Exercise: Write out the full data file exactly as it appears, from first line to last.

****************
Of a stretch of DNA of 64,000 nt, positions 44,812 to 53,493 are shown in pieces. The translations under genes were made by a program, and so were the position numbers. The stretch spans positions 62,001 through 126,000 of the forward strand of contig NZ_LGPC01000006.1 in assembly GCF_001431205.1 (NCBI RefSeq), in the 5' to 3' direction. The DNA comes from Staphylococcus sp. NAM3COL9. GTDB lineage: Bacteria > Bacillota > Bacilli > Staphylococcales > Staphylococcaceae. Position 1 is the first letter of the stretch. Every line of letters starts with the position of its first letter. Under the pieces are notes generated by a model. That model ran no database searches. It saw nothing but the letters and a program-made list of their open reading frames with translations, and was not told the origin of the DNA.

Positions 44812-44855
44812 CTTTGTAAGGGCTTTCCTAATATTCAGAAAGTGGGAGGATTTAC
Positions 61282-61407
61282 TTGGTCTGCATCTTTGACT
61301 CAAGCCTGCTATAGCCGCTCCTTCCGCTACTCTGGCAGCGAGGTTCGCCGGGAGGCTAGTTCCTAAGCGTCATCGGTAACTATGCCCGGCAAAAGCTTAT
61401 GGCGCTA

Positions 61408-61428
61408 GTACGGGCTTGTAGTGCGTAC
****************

Of a stretch of DNA of 64,000 nt, positions 44,812 to 53,493 are shown in pieces. The translations under genes were made by a program, and so were the position numbers. The stretch spans positions 62,001 through 126,000 of the forward strand of contig NZ_LGPC01000006.1 in assembly GCF_001431205.1 (NCBI RefSeq), in the 5' to 3' direction. The DNA comes from Staphylococcus sp. NAM3COL9. GTDB lineage: Bacteria > Bacillota > Bacilli > Staphylococcales > Staphylococcaceae. Position 1 is the first letter of the stretch. Every line of letters starts with the position of its first letter. Under the pieces are notes generated by a model. That model ran no database searches. It saw nothing but the letters and a program-made list of their open reading frames with translations, and was not told the origin of the DNA.

Positions 44812-44855
44812 CTTTGTAAGGGCTTTCCTAATATTCAGAAAGTGGGAGGATTTAC
Positions 61282-61407
61282 TTGGTCTGCATCTTTGACT
61301 CAAGCCTGCTATAGCCGCTCCTTCCGCTACTCTGGCAGCGAGGTTCGCCGGGAGGCTAGTTCCTAAGCGTCATCGGTAACTATGCCCGGCAAAAGCTTAT
61401 GGCGCTA

Positions 61408-61428
61408 GTACGGGCTTGTAGTGCGTAC